Behold, the welcome back menagerie:
Behold, the welcome back menagerie:
Last week, I attended a free networking/lecture event put on by pdxMindShare, focused on “Building your personal brand through social media.”
This event, featuring the wicked smart Kent Lewis (and his dry sense of humor), was largely intended for use in professional settings, as a career-focused workshop. The intent was to learn to use Facebook, LinkedIn, Twitter, Google+ and more to build an online presence, including boosting your own visibility and credibility.
After sharing some great insights on what platforms to use for what purposes, etc, I was able to pose the question:
How much of yourself do you share through social media, and where do you draw the line between personal and public profiles, let alone personal and professional?
This is a question I return to pretty regularly with regards to my own social media usage. As a marketer, I’m aware of the power of building a professional brand online. On the other hand, I’m a real person with friends and family I like to connect with, interests outside of work, and a sometimes quirky sense of humor. The example I used at the event was that, though I’m a marketer and want to show off my industry acumen, I’m a multidimensional person whose top blog post to this day is “DIY Hipster Tank Top“… and I like it that way.
There are a lot of articles out there about protecting your private life from exposure via social media, but what does this mean for a digital native who wants to share everything, from what they ate for dinner to their weird obsession with polka dot pants?
I’m not sure! And there is probably a different solution for every individual, industry, and preference out there.
I’ll leave this with an interesting comment I first read on Reddit’s “Shower Thoughts” subreddit:
“The future President of the United States probably has a Facebook account right now. And there will probably be some embarrassing photos on there.”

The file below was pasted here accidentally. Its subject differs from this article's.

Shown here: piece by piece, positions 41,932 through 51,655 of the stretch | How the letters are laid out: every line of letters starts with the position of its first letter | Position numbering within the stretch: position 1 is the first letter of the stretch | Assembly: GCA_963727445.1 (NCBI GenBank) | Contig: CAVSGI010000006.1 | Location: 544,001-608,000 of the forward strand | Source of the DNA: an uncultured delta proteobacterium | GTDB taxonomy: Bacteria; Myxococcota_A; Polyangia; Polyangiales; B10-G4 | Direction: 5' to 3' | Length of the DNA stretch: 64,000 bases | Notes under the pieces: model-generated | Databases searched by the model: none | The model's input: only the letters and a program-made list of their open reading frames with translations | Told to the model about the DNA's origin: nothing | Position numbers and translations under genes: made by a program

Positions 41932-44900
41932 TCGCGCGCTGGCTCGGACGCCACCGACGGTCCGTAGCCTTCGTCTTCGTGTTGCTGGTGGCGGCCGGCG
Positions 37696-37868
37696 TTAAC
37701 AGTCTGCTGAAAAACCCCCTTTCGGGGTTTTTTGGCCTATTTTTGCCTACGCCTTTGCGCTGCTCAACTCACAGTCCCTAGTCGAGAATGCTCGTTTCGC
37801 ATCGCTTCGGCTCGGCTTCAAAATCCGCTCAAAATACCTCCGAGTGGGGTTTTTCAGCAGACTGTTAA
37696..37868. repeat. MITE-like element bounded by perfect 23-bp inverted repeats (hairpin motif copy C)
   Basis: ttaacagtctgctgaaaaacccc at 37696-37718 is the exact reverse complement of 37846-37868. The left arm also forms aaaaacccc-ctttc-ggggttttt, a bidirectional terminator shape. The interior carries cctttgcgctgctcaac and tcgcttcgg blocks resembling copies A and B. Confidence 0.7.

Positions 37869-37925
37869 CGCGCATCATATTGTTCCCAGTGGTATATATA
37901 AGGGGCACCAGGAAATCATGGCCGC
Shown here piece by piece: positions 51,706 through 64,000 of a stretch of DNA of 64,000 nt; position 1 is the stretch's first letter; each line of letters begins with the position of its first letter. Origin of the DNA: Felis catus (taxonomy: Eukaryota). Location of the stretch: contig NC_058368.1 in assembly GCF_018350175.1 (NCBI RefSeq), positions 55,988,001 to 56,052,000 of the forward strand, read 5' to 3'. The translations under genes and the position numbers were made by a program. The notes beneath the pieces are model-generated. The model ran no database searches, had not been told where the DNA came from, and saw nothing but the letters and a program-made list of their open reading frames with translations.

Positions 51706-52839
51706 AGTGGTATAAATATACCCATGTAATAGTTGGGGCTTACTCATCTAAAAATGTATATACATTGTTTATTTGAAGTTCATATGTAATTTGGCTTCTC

I wanted to find the magical “process” and contract that would make sense for every project. And maybe they do exist for other designers, developers or strategists. There are plenty of designers out there that list their process and pricing on their websites. But the reality is: There is no one-size-fits-all solution. My process, workflow, and contracts need to be a starting point, not rigid commandments.
I really enjoyed This Article regarding processes, workflows, organization—and when to let it all go. This is something I think about a lot, and am relieved to find another creative who works at it and tries to get a process down, but also recognizes that every project is unique unto itself.
And if we’re honest with ourselves, isn’t that why we’re interested in the work we do anyway?
Are you familiar with the “Blog” of “Unnecessary” Quotation Marks? Sometimes my life feels like this. As a marketing specialist in a large company, I end up copyediting a lot. And coming across a lot of grammatical errors. And really a lot of misused apostrophes and quotation marks.
This week, I discovered one way of coping with my inner grammar nerd cringing every time I run across this. Then I made this reminder for myself, below:
This week I celebrated one year in my position as a marketing specialist with a locally based nonprofit. In that time, I have:
…seen my position go from part time to full time.
…moved offices. Twice!
…underwent my first acquisition by a larger nonprofit.
…moved from a local, Oregon focused company of 7 to a national company of 170+
…been part of a team essentially starting the marketing department from the ground up.
…developed branding, run webinars, written articles, developed social media campaigns, built countless pieces of collateral and mapped out nearly every health care facility in the state. Whew!
And as I think back and marvel at how quickly time flies, I also feel inclined to put lessons to my last year as a marketer. Sure, I’ve learned how to manage projects better and more efficiently. I’ve learned new systems and tricks of the trade- and I’ve made a lot of mistakes along the way as well!
I guess my biggest lesson learned in the last year is that you can’t edit a blank page.
I came across this idea at some point in the last few months, and something in my brain seemed to click. I’ve been working my butt off on projects- for work, for fun, for freelance- and receiving allllll sorts of feedback. It’s easy to get discouraged when you’re handed back a page full of red marks.
But hey! It’s a start. At least you’ve provided the beginnings of something that can be made great- and that’s quite an accomplishment. Sometimes, the hardest part is just getting out that first draft- and knowing it’s not going to be perfect.
So rather than think of this as one year over, I’m going to think of this last year as my blank page- it’s a start. And from this start, there is just so much more I know I can do.